Blame E.T. and James Bond for his hobby. The Steven Spielberg movie turned a 12-year-old Rainer Spiegel on to the BMX bikes featured in its final chase scene, while Never Say Never Again had him aspiring to do motorcycle tricks.
“I was too young to ride a motorcycle, but I had seen people perform similar stunts on a BMX bike,” says Spiegel, a former lecturer in computer science at Goldsmiths, University of London. He is now a medical student at Ludwig-Maximilians University in Munich. Freestyle BMX (bicycle motocross) involves performance and balancing tricks on specially designed bicycles.
Eager to do his own stunts, he asked his parents for a BMX bike. “As a child, I broke my elbow on a conventional bicycle, so my parents were worried, but I convinced them,” he says.
At 36, this IEEE student member is still hooked. He spent years developing a repertoire of tricks, entering his first competition at 16. Later, he participated in three BMX freestyle world championships and other international contests, at times capturing second, third, and ninth place. He has been featured in magazines and videos.
Spiegel’s not sure if he or a biker from Philadelphia was the first to do a “rolling undertaker” (performing a back wheelie with the front wheel in the air while moving the body underneath the front wheel from one side to the other). But he says he’s pretty sure he was the first to do the grasshopper-into-decade combo (spinning 180 degrees while hopping from a front wheelie to the frame and moving around the bike) and the pedal-to-elbow glide combo (hopping from the pedals to a front wheelie while catching the seat with the elbow).
Spiegel’s studies tie into cycling. His Ph.D. thesis was on human sequence, sensory-motor learning, and computational modeling. And his M.D. thesis is about posturographic measurement computational modeling, which assesses patients’ equilibrium and various therapies to treat vertigo, pharmaceutically and through body positioning.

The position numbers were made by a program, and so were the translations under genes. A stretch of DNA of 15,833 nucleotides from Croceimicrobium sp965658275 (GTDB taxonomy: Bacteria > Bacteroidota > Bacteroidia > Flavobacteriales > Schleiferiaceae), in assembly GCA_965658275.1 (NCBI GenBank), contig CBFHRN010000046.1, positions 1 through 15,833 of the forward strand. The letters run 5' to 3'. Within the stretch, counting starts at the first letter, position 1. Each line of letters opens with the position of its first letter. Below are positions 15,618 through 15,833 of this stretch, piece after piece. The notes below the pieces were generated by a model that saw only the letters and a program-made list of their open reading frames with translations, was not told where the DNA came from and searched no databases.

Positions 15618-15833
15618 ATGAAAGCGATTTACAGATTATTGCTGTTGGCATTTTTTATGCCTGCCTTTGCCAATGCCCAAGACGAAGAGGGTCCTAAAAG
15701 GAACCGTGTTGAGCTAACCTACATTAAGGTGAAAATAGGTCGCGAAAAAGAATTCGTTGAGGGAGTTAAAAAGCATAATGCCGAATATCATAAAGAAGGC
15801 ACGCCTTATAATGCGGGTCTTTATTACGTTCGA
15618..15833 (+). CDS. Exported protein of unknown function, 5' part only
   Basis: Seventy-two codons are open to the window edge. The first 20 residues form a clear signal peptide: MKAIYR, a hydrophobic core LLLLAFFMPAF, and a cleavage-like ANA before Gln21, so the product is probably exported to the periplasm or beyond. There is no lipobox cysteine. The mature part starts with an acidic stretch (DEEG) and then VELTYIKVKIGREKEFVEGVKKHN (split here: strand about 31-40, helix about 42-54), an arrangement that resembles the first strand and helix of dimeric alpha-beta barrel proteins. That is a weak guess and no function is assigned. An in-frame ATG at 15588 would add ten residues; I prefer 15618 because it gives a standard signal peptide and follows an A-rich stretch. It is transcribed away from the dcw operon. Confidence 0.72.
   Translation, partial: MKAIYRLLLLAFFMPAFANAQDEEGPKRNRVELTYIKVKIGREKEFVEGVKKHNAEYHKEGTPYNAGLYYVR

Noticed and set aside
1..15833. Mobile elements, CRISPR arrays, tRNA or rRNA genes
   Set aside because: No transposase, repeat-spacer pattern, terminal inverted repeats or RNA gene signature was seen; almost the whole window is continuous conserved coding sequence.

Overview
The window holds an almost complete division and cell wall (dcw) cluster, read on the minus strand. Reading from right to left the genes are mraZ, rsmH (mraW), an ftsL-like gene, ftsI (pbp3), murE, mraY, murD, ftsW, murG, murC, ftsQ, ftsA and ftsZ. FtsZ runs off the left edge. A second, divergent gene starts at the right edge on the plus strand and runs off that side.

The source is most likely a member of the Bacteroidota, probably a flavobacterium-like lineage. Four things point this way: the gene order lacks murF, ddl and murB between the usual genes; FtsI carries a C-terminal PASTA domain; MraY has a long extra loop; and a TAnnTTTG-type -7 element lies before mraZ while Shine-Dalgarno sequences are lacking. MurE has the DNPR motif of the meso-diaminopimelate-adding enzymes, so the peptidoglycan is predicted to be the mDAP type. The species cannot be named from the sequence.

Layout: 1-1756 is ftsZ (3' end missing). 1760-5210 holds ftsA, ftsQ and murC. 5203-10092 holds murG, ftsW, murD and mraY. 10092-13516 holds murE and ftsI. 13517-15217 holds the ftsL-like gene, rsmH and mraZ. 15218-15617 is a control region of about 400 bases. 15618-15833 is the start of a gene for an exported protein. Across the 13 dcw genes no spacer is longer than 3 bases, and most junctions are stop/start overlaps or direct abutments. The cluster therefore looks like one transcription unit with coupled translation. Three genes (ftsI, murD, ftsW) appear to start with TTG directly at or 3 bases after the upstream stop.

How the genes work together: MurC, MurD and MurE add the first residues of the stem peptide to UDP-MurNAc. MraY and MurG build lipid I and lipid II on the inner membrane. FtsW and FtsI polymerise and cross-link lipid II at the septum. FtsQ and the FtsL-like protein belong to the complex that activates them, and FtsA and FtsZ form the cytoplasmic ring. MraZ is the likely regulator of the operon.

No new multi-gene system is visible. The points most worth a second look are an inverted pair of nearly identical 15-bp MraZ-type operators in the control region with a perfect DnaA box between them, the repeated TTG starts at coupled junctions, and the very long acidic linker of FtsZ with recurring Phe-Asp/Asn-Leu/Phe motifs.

“Performing tricks on a bike requires sequential learning,” he says, “like keeping my balance after whirling in circles!”
For as long as Francesca Maradei can remember, she couldn’t stop moving to music. Her parents took note, enrolling her in ballet classes when she was 6 at the Isabella Sisca International Dance Center in Castrovillari, her hometown in southern Italy. For the next 10 years, Maradei spent eight hours a week in ballet class completing the school curriculum and getting certified to teach ballet and dance professionally.
“Ballet is a very strict discipline. You have to practice regularly to keep your body well trained enough to master the techniques,” the IEEE senior member says. “At the end of each school year, we would perform in a professional theater. My favorite role was the Lilac Fairy from Sleeping Beauty. It was the first and last time I was a soloist.”
Maradei was also a star student at a science-focused high school. By 1987, she was at a crossroads, holding a ballet degree and graduating from that high school with honors.
“It was time to make a decision concerning my future,” she says. “Dance had become very important to me, but I had never considered the possibility of making ballet my profession.” In the end, her scientific bent led her to the electrical engineering department of Sapienza University, in Rome, where she is now an associate professor focusing on computational electromagnetics and electromagnetic compatibility.
“My parents weren’t so happy about my choice because, in their opinion, engineering was too difficult and not suitable for a girl,” she says. “But they were paying for my studies, and I wanted to show them that my choice was right. That’s why I gave up ballet and focused on engineering.”
She began taking dance classes again in 1997—this time for fun, not competition. She’s trying out other dance forms, she says. Next up are Caribbean dance and the Argentine tango.
“The most appealing thing is the way I feel while dancing,” she says. “When I follow the rhythm, I have no space for real-world thoughts.”
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